Due to holiday and vacation schedules, we were unable to get out our weekly mobile market wrap-up the past two weeks. We’re back now and ready to discuss anything mobile.
In the past wrap-up posts, I mentioned that the government initiated an antirust investigation against the wireless carriers with respect to handset exclusivity deals. This week, Verizon Wireless sent a letter to the investigators stating that they will limit any handset exclusivity deals to six months so that smaller wireless carriers can stay competitive. So far none of the other carriers have come out publicly with a statement, so I’m really anxiously awaiting what AT&T has to say.
I know I’m stating the obvious, but the app store phenomenon still continues strong. Apple announced that they have reached 1.5 billion downloads this week. In addition, Palm just released their Mojo application software development kit (SDK) for their webOS operating system used on the Palm Pre. This should drive the growth of their app store. Not to be left out in the dark, Microsoft announced they will begin reviewing and certifying 3rd party apps for its Windows Marketplace for Mobile on July 27. Whew… it’s hard to keep up with all these app stores… bandwagon anyone?
Finally for an “original” opinion, vision, and plan, Google released an article earlier this week discussing the popularity of the app stores and their position as they ready to go head-to-head with the handset giants. Google believes that the web browser will be the dominant mobile platform, which is similar to the trend we’re seeing on the desktop today. In one of my previous posts, I discuss how downloadable apps are technology regression and only popular because of massive marketing campaigns from the handset manufacturers and carriers. Google seems to have a similar opinion as Aumnia and stated that developers might be wasting time trying to port their application to all the mobile platforms in the market. Now this is true technology and market progression!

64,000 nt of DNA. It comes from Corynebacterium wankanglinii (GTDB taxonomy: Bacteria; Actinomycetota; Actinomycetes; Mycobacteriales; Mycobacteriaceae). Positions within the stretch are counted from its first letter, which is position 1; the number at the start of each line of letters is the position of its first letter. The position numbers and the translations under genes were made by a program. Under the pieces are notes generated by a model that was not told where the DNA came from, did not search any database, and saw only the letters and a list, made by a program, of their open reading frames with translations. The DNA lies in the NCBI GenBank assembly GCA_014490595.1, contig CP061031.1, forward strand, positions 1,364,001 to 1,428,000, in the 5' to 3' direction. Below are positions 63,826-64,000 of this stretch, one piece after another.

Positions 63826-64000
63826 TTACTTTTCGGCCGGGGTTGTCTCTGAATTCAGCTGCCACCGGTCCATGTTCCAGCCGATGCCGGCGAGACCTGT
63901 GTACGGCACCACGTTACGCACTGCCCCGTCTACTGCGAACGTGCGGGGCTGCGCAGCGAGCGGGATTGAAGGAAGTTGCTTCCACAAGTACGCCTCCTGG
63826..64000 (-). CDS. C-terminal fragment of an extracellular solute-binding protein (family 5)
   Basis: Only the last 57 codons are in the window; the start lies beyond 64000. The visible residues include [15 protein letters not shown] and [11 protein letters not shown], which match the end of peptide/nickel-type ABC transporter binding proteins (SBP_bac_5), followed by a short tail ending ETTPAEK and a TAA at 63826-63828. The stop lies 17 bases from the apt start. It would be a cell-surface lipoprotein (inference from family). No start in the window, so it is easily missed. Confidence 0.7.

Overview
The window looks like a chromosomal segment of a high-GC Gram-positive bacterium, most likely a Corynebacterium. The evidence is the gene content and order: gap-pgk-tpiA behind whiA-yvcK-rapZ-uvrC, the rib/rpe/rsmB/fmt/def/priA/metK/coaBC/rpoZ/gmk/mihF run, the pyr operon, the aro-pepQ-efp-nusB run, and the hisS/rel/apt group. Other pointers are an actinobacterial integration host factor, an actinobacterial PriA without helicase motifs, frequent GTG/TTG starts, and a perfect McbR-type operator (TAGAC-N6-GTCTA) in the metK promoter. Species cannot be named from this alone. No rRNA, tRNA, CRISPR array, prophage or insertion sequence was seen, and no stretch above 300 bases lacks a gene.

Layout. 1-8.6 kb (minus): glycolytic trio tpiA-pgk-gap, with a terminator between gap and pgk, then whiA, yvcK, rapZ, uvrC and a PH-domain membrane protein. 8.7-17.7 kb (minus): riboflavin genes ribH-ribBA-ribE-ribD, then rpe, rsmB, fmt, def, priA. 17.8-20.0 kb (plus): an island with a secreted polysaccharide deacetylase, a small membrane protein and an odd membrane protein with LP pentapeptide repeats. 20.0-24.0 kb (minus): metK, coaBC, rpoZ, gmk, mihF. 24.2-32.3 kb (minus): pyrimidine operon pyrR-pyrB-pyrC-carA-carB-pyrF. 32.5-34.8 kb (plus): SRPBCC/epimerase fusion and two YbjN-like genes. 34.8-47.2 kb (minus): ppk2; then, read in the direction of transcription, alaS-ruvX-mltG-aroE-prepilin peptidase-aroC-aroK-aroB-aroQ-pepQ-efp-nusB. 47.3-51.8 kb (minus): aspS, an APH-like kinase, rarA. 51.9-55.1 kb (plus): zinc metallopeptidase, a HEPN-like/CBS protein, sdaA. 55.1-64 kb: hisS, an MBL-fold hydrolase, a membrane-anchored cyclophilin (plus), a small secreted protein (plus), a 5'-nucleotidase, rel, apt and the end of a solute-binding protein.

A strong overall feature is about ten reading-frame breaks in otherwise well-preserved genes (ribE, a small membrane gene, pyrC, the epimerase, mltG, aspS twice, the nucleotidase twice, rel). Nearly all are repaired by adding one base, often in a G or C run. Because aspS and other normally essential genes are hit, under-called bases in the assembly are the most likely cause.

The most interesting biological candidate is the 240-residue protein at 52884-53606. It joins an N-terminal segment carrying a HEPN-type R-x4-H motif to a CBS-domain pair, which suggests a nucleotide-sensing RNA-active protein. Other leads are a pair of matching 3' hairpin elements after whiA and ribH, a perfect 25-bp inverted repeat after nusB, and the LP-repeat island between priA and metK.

To help their cause, Google also announced in their recent earnings call that there will be 18-20 Android-powered phones by the year end. Let the battle begin! Who do you think has the right approach? Well, if we look at the desktop model, there is clear separation of hardware providers and software providers. Why should the mobile phone be any different since it is essentially a miniature PC? The successful hardware vendors never restricted what software/applications could be loaded on their systems. If you believe that, then you have to believe that Google has the right approach by focusing on cloud-based applications and promoting cross-platform usage.
On the flip side, Apple continues down a very slippery slope. This week Apple shut out the Palm Pre from syncing with the latest version of iTunes. This is very disconcerting as a general message from Apple to the overall industry and their end users. Are they a hardware vendor? Are they a software/application provider? What do they want to be? It’s really hard to watch since I think Apple is making the same mistakes they made in the 90’s by closing off their platform.
As always, here are a few other news, stories, or opinions I found interesting this week:
- Nokia posted a significant decline in revenue and stated that they are going to take the US market more seriously.
- Blackberry released their myblackberry site for users to exchange thoughts, ideas, etc.
- Winkelmann Realty released a mobileSite allowing potential homebuyers to view available properties on their mobile phone.
Let us know what mobile topics are on your mind by leaving a comment below.